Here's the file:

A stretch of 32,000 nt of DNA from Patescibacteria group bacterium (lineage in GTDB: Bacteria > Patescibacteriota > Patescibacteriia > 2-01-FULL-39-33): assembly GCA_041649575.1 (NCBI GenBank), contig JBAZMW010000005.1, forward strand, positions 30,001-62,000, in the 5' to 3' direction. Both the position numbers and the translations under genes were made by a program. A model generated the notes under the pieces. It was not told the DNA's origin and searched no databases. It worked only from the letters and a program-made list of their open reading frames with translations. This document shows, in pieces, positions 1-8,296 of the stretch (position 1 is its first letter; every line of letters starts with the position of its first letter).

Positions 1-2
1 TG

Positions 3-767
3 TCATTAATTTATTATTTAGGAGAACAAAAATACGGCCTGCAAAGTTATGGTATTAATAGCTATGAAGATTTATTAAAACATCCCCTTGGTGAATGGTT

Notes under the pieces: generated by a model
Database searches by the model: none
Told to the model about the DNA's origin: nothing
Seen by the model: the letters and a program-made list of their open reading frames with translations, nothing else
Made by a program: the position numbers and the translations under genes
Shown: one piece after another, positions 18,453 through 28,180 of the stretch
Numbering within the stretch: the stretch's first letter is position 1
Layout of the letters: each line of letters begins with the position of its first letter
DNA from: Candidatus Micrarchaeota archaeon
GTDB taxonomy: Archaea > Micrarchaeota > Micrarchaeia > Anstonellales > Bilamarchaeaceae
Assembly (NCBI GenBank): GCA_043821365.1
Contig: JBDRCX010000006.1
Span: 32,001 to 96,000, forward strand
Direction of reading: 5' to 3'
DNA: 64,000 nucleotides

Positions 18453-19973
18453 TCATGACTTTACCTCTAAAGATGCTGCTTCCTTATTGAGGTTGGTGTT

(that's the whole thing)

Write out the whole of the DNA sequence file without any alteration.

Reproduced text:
A stretch of 32,000 nt of DNA from Patescibacteria group bacterium (lineage in GTDB: Bacteria > Patescibacteriota > Patescibacteriia > 2-01-FULL-39-33): assembly GCA_041649575.1 (NCBI GenBank), contig JBAZMW010000005.1, forward strand, positions 30,001-62,000, in the 5' to 3' direction. Both the position numbers and the translations under genes were made by a program. A model generated the notes under the pieces. It was not told the DNA's origin and searched no databases. It worked only from the letters and a program-made list of their open reading frames with translations. This document shows, in pieces, positions 1-8,296 of the stretch (position 1 is its first letter; every line of letters starts with the position of its first letter).

Positions 1-2
1 TG

Positions 3-767
3 TCATTAATTTATTATTTAGGAGAACAAAAATACGGCCTGCAAAGTTATGGTATTAATAGCTATGAAGATTTATTAAAACATCCCCTTGGTGAATGGTT

Notes under the pieces: generated by a model
Database searches by the model: none
Told to the model about the DNA's origin: nothing
Seen by the model: the letters and a program-made list of their open reading frames with translations, nothing else
Made by a program: the position numbers and the translations under genes
Shown: one piece after another, positions 18,453 through 28,180 of the stretch
Numbering within the stretch: the stretch's first letter is position 1
Layout of the letters: each line of letters begins with the position of its first letter
DNA from: Candidatus Micrarchaeota archaeon
GTDB taxonomy: Archaea > Micrarchaeota > Micrarchaeia > Anstonellales > Bilamarchaeaceae
Assembly (NCBI GenBank): GCA_043821365.1
Contig: JBDRCX010000006.1
Span: 32,001 to 96,000, forward strand
Direction of reading: 5' to 3'
DNA: 64,000 nucleotides

Positions 18453-19973
18453 TCATGACTTTACCTCTAAAGATGCTGCTTCCTTATTGAGGTTGGTGTT